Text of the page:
Wednesday, May 3, 2017
Russia's New Global Aims
April 29, 2017
The Cold War is back, but it is a different Cold War because it is a different Russia. It is important to know who the Russians are and what has shaped their worldview, including their sometimes justified suspicion and hostility toward the US.
Some features of Russian government go back to their beginnings as a country in the 10th century. Their geography places them very far north, which means that food, particularly grain harvests, are uncertain. The country has experienced more famine than feast. This is one reason for aggressively moving in on neighbors with better geography and better harvests (Ukraine and Belarus).
Their geography also places them amid several thousand miles of flat, open plains, leaving them vulnerable to attack from enemies. The only protection from this danger is to occupy neighbors and hold them as buffers against more distant invaders. This is how the Russian Empire grew, ultimately absorbing lands in 11 time zones.
Because of this geography and always imminent danger, they need stability in their governance, even when that stability is provided by a monster. Even under Ivan the Terrible or Stalin, better the devil they knew than the devil they didn't know. This explains their preference for dictators such as Assad or Ghadaffi than anarchy without them.
Unlike the way in which western Europe developed, with a basis in Roman and Church law, with charters of semi-independence given to cities and universities, with powerful guilds such as the merchants, Russia had none of these.
Because of Western Europe's geography, once Rome fell, no one country could conquer the rest. There were always multiple power centers that came and went among these countries. They warred among themselves, but one winner never prevailed.
Russia was converted in the 10th century from paganism to Byzantine Christianity (Russian Orthodox), and from the start, this religion and the Russian rulers (Tsars) functioned in unity. There was no Protestant Reformation in Russia. In the Kremlin museum, I recall seeing, side by side, the hundreds of jeweled dressed of Catherine the Great and the jeweled robes and treasures of the Orthodox Church, a troubling show of extravagance in a country where peasants froze and starved. During the Communist period, this reality was condemned and the first effort was made to create a more equal citizenry. At least, this was the theory that made Communism so appealing to idealists who never caught on until the USSR collapsed, that this was a cruel hoax.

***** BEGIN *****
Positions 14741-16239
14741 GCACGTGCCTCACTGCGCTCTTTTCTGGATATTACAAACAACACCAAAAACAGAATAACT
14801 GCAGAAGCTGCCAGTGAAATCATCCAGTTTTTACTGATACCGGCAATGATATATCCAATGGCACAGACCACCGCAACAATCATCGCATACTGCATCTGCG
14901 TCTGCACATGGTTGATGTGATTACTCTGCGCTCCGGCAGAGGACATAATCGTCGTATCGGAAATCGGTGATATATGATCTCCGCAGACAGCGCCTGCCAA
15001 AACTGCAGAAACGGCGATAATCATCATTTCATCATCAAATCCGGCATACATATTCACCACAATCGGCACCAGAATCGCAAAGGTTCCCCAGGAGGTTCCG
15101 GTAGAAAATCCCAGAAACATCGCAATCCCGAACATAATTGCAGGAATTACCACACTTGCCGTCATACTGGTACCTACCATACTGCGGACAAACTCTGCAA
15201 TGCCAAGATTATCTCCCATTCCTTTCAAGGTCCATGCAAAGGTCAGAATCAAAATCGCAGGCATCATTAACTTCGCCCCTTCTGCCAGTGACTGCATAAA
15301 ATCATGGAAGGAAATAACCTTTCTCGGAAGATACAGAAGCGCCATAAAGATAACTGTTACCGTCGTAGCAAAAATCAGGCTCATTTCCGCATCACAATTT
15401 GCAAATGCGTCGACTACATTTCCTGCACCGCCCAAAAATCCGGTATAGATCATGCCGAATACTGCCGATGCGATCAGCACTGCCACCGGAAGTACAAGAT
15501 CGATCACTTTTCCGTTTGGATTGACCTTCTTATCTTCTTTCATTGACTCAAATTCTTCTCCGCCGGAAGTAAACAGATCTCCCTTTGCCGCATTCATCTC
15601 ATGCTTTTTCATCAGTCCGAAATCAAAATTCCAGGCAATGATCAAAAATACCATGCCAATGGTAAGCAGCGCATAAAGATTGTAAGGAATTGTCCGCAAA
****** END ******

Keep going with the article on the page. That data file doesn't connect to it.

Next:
What is perennial in today's Russia is an autocratic ruler (Vladimir Putin); seizure or domination of neighboring countries as buffers (Ukraine, Georgia, Belarus); a vicious security system that does not hesitate to use assassination; rabid propaganda system (fake news is not new; remember the “Protocols of the Elders of Zion”); and distaste for western democracy. Like the late Russian Empire, the USSR, and Putin today, there is paranoia about the press, about spies, and distrust of “intellectuals.”
Russia actually had a brief taste of democracy upon the fall of the USSR, but it morphed into anarchy and criminal chaos. They want no more of that. There is little difference in the way Putin rules from the rule of the Communists before him and the Tsars before them. Although monarchy has not returned, the Orthodox Church, banned during the Marxist period, has returned and is promoted.
But Putin's Russia is not a revival of the USSR. For one thing, its population has shrunk in half since the beginning of World War II and shows no signs of reviving. The fertility rate is as low as that of Germany, Italy, Japan, Spain, and Greece---all of them having experienced fascism or communism in the near past.
And Putin's Russia has only a poisonous nationalism going for it, not as persuasive an ideology as Marxist-Leninist Communism. Ideologies are ideas with teeth: ideas that people can live for, or willingly die for. Today's Russia does not have that, other than greed, corruption, and efforts to destabilize their enemies. Their tenure as a major power may well melt down before this century is out.
Dr. Laina Farhat-Holzman is a historian, lecturer, and author of God's Law or Man's Law. You may contact her at Lfarhat102@aol.com or www.globalthink.net.
Posted by iscsc2013 at 6:02 AM